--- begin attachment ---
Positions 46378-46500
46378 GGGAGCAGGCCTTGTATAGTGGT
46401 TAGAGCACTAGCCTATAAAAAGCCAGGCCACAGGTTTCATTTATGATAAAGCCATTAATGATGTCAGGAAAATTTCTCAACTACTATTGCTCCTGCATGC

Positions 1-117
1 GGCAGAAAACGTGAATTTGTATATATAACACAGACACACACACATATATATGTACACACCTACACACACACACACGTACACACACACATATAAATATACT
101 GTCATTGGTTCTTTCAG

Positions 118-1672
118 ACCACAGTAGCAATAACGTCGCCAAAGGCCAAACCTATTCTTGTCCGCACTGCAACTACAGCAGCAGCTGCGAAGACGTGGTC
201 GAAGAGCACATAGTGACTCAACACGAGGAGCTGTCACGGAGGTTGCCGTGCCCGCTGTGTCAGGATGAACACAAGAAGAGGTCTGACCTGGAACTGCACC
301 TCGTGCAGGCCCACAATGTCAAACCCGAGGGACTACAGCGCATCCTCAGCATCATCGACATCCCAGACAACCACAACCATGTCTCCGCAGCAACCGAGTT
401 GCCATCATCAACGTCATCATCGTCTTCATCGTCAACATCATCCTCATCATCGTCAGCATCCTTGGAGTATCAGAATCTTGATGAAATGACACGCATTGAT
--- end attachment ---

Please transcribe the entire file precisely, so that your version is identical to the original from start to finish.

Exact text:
Positions 46378-46500
46378 GGGAGCAGGCCTTGTATAGTGGT
46401 TAGAGCACTAGCCTATAAAAAGCCAGGCCACAGGTTTCATTTATGATAAAGCCATTAATGATGTCAGGAAAATTTCTCAACTACTATTGCTCCTGCATGC

Positions 1-117
1 GGCAGAAAACGTGAATTTGTATATATAACACAGACACACACACATATATATGTACACACCTACACACACACACACGTACACACACACATATAAATATACT
101 GTCATTGGTTCTTTCAG

Positions 118-1672
118 ACCACAGTAGCAATAACGTCGCCAAAGGCCAAACCTATTCTTGTCCGCACTGCAACTACAGCAGCAGCTGCGAAGACGTGGTC
201 GAAGAGCACATAGTGACTCAACACGAGGAGCTGTCACGGAGGTTGCCGTGCCCGCTGTGTCAGGATGAACACAAGAAGAGGTCTGACCTGGAACTGCACC
301 TCGTGCAGGCCCACAATGTCAAACCCGAGGGACTACAGCGCATCCTCAGCATCATCGACATCCCAGACAACCACAACCATGTCTCCGCAGCAACCGAGTT
401 GCCATCATCAACGTCATCATCGTCTTCATCGTCAACATCATCCTCATCATCGTCAGCATCCTTGGAGTATCAGAATCTTGATGAAATGACACGCATTGAT